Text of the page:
Zion Clark, American Athlete
A Division I wrestler, professional 100-meter track athlete, Guinness World Record holder, motivational speaker and author, Zion Clark has already achieved greatness, but it didn’t come easy. Born in Columbus, OH in 1997, Clark entered the world with Caudal Regression Syndrome, a condition affecting the development of the lower half of his body. Shortly thereafter, he was thrust into foster care.
“I went through the first 17 years of my life in the foster care system where I was severely mistreated, bouncing around nine homes,” he says. Though difficult, he refused to let his physical differences and poor living conditions break him down. After being introduced to wresting in elementary school, everything changed.
“I grew up wrestling since I was seven years old,” he says. “I found a passion for it early on, and even though I was terrible at it, I continued to work hard at it to find out how I could compete with my physical differences. Once it clicked at the start of my senior year in high school, things started looking up.”
Clark finished his senior year with a record of 33-15, just missing qualification for the Ohio High School State Wrestling Championship. In an epic final match, Clark wrestled his opponent through two overtimes, only to fall in sudden death. The crowd went wild. “It was just about getting better every day and staying focused one day at a time.”
He continued to improve his wrestling and academic skills through college at Kent State University while pursuing other athletic goals, as well. His focus now? To become the first American athlete to compete in both the Olympics (wrestling) and the Paralympics (wheelchair racing).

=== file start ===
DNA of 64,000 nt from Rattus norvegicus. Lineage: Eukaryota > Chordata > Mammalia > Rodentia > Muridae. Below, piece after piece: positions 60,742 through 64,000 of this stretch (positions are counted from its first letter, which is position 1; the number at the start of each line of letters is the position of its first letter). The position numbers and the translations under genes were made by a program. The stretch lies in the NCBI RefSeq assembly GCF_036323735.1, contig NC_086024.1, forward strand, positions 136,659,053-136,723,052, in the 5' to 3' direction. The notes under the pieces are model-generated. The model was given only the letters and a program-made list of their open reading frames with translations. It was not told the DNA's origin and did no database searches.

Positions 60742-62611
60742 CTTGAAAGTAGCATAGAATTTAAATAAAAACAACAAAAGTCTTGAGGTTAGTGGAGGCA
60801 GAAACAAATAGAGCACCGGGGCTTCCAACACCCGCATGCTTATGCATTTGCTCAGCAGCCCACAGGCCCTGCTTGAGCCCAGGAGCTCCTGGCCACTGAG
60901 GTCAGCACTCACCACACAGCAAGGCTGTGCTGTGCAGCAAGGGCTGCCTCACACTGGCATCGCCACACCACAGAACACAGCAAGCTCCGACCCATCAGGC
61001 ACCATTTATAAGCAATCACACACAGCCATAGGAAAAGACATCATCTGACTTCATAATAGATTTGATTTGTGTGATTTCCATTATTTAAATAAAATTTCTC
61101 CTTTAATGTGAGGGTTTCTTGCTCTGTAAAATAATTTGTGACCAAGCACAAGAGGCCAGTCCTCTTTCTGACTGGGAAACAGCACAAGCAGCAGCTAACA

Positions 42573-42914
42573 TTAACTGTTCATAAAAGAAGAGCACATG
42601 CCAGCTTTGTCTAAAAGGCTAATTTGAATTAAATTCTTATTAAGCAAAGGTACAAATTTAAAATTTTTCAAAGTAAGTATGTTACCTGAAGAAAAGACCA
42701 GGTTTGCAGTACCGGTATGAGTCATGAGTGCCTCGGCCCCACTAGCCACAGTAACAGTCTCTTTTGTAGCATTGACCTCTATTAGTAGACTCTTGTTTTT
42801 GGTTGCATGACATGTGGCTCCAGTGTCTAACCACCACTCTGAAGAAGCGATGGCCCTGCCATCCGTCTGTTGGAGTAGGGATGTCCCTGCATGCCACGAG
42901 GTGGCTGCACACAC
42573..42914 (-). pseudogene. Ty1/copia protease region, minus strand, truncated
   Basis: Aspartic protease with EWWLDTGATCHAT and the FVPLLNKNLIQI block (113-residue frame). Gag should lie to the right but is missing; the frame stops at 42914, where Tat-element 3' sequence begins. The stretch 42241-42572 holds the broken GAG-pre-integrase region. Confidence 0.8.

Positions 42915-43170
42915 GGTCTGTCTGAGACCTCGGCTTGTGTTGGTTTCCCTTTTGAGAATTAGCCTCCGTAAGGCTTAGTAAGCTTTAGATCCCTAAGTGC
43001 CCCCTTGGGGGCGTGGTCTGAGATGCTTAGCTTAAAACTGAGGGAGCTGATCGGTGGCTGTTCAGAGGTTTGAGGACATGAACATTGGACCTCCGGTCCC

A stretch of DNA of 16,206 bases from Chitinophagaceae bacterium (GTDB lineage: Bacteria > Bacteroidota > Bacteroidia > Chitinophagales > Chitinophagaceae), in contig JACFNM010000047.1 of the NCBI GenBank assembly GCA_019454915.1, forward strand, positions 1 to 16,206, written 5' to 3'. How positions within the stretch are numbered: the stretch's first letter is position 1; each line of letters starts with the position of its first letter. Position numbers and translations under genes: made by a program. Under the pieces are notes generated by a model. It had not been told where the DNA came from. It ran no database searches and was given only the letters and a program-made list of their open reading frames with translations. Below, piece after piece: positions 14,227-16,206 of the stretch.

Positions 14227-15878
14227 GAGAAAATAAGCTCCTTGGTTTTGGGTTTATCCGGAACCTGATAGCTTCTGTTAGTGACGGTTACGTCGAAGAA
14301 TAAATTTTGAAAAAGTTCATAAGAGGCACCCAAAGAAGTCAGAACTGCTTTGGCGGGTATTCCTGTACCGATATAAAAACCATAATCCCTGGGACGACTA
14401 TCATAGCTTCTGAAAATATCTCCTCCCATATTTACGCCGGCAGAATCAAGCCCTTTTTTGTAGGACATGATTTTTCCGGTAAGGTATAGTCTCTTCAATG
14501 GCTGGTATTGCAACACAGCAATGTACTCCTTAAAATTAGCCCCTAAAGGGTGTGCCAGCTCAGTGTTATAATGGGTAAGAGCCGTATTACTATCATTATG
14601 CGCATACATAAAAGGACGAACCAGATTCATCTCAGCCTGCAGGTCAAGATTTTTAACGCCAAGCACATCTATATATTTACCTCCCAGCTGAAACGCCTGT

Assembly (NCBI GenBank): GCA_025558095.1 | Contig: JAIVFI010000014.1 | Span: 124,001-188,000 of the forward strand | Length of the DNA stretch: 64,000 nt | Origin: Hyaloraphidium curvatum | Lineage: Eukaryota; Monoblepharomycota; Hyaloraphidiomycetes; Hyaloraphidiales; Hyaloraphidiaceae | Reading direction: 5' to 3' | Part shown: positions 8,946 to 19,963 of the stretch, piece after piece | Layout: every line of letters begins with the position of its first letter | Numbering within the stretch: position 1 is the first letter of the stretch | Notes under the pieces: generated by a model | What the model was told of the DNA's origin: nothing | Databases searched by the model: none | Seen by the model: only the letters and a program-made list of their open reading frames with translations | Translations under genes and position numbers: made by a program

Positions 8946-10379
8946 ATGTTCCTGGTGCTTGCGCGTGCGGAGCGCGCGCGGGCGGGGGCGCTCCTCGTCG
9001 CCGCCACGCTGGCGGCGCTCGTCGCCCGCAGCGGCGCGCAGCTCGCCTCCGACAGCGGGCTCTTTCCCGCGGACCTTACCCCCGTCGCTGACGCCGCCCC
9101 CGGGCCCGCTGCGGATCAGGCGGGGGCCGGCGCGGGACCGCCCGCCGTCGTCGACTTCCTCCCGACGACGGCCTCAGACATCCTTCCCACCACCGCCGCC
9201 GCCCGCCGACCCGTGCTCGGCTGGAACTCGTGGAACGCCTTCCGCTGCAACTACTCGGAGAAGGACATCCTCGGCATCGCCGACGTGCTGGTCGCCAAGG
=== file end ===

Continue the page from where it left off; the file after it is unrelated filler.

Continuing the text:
Clark describes a typical day in the life: “I wake up around 6 a.m. and remember the things I am grateful for, where I am in life, and who I have around me. I generally do a lot of my podcasts and interviews mid to late morning, then I weight train and at 4 p.m. every day I practice MMA / Wrestling with a pro team that I work with. They are some highly skilled fighters, but I can hold my own. Then I wind down, eat dinner, possibly give more interviews, and go to bed early to do it all again.”
When asked how he remains so focused, and what advice he would offer to others, he’s clear about the fundamentals: work hard and believe in yourself. “Good things will come if you work hard enough,” he says. “You have to believe in your goals to achieve them and know that you’re good enough to do it. No one else can believe in you if you don’t believe in yourself first.”
He didn’t do it alone, either. “Having a support system is everything, but you have to have people you can rely on and depend on. Just like in Zombies, you need to be able to depend on your teammates. It's more effective to have a team of like-minded people than one person doing it all on their own.”